Notes on Courage
Transforming myself to transform the world.
It's been 7 years since the fall. Since the ground fell out from beneath me and the world changed.
My life changed.
Each year, the anniversary hits in a different way. The first few years were a tidal wave of media requests and interviews. I told my story then because I didn't want people to forget- I was terrified that people would forget. That the day-to-day monotony of life would overshadow the gravity of what happened on Aug. 1. That the lives lost and forever changed wouldn't matter any more- at least until something else fell down.
The story I told then was calm and lifeless. I was a robot, a ghost, a shadow of my former self. During those years, I felt fleeting moments of life, but mostly I felt dead inside. Unable to feel the emotional weight of what happened or grieve the loss of those I never got to meet.
Each year, I thought I was better. Heck, six months after the collapse I thought I was better! The interviews I gave have become markers of time on my healing journey. A journey that included the insistence that I was better- until I finally was.
On the 5th anniversary, in 2012, I finally felt the full weight of the fall. I walked out onto the Stone Arch Bridge until the new, glistening, though apparently already in disrepair, bridge was in sight and began to sob. Anyone who knows me well, knows that public tears and Lindsay have never mixed (this is the girl who sat through Titanic without shedding a tear)- but on the bridge that day, surrounded by strangers, I cried the tears of mourning, grief and loss.
Popular culture would like us to believe that we are "better" when the tears stop falling. I started a new stage of my healing journey when the tears started to fall. Don't get me wrong, I cried many, many ugly cries during those first five years. Tears of anger, frustration, loss, insecurity and loneliness, were a regular part of life. What was different in year 5 was that those tears had dissipated.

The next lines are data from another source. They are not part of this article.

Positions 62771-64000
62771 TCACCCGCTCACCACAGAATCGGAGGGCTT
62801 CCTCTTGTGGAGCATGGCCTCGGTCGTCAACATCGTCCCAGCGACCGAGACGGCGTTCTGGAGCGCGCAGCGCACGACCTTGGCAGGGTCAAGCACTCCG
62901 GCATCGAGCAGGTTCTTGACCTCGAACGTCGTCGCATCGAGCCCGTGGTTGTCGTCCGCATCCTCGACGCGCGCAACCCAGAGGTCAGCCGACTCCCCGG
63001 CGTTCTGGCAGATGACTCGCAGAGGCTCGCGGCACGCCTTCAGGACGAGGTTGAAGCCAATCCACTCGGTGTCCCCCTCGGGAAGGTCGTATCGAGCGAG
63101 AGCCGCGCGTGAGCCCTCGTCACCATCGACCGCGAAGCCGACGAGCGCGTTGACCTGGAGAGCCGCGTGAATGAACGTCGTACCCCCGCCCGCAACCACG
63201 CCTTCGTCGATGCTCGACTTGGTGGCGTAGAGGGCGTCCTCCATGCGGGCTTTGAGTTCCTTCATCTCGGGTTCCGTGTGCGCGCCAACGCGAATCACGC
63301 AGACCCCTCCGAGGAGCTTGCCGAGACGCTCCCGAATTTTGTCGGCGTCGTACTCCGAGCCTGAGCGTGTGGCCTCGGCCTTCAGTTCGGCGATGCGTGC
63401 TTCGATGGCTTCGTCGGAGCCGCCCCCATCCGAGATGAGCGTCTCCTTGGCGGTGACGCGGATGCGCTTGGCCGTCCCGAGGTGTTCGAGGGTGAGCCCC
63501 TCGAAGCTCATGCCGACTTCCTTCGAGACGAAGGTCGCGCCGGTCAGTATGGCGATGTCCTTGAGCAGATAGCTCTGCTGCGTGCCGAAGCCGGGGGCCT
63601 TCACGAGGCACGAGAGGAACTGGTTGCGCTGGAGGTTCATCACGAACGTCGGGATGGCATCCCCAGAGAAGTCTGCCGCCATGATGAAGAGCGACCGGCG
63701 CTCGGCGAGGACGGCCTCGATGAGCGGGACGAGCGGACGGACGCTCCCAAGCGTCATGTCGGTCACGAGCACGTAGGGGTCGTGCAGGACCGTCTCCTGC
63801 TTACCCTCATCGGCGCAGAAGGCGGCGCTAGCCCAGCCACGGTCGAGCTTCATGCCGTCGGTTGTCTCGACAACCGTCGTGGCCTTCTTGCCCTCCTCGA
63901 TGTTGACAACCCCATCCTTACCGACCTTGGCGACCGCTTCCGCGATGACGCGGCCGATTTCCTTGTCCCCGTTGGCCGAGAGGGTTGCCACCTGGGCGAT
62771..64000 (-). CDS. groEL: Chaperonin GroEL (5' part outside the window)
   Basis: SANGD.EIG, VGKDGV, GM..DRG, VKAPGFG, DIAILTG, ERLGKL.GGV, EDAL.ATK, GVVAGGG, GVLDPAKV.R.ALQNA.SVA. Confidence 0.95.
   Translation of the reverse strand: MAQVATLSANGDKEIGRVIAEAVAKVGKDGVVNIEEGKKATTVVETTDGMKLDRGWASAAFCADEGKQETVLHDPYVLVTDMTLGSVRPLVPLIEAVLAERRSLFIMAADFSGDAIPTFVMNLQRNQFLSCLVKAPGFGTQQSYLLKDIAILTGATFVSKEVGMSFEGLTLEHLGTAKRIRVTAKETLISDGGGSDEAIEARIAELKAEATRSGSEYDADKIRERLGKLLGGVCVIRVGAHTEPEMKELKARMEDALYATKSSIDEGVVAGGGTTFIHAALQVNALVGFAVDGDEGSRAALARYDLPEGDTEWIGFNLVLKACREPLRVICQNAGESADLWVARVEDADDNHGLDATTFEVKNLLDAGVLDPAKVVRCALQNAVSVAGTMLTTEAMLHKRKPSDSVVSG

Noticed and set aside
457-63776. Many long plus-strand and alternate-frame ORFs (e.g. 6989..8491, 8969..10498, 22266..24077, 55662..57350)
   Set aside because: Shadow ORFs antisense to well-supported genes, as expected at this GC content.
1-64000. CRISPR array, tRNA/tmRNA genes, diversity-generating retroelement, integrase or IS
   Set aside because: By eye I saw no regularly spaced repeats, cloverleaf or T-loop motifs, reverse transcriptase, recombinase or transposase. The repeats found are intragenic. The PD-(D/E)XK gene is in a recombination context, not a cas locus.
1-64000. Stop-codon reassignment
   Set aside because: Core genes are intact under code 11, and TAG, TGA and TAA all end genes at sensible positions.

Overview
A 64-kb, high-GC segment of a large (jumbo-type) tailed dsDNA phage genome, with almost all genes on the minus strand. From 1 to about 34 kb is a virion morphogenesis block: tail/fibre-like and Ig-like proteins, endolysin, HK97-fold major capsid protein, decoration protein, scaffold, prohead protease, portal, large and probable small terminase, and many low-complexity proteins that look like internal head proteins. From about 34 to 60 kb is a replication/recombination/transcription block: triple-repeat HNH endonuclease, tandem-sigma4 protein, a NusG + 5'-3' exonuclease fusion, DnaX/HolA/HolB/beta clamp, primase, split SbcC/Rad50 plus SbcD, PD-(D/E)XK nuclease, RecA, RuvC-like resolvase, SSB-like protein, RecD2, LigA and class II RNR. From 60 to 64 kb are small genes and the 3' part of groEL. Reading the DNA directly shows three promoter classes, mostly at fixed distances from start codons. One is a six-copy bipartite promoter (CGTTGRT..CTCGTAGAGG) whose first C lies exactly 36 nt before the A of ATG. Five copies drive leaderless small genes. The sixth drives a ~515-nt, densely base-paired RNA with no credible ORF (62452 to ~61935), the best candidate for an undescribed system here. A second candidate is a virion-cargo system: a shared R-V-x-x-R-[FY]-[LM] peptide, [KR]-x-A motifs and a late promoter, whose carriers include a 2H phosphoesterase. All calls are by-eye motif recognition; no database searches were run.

There was finally room in my heart and my mind to grieve the wholeness of the day. The new tears helped lift some of the weight of the fall and gave me the wings to fly.
Last year I tried to focus on flying. I wanted to change the story, to focus on life and joy again, rather than sorrow. My organization, courageous heARTS, made it's public debut with a film screening at the Riverview Theater. We invited an Academy Award winning artist to screen her film and hosted a private reception in the mansion of one of Minneapolis' famous families, the Pillsbury's. (I still don't know how that happened, but it did.)
Though amazing, last year's flight was bitter sweet. Pangs of sadness filled my heart throughout the day and I felt ill equipped to attend to them. I tried to honor them briefly during my few private moments and quickly moved back to joy and life.
I thought I was fine.
I had been living out my joy, my dream, my meaning- no days had been lost to tears or anger or disconnection for a long time.
I was "fine", but I've come to understand that these anniversaries weigh down my heart. As much as I want to fly joyfully into this life I've been given back, my heart still feels the weight of the fall.
This year, there's no media and no launch. Just me.
I plan to sit with the tension between falling and flying. Try to find the balance I need on this day, at this time.
I will embrace the solitude I craved last year. I will visit the river that used to haunt me. I will treat myself to simple pleasures. I will breathe deeply and reflect. I will grieve and release more of the weight.
At 6:05pm, I will be sitting in a tattoo parlor, finally embracing the magic of that day and the part of the story I shy away from telling. (Another story for another day.)
As I continue this journey from falling to flying, I am grateful for everyone who has been with me throughout the years- in mind, body, and spirit. Solitude has been my solace these past seven years, but I'm working toward connection.
One of these years, on Aug. 1, I'm going to plan a party for myself. We'll celebrate life and flight.
About the blog:
Reflection has been a constant on my journey. This blog is a collection of my thoughts and ideas about my healing and the world.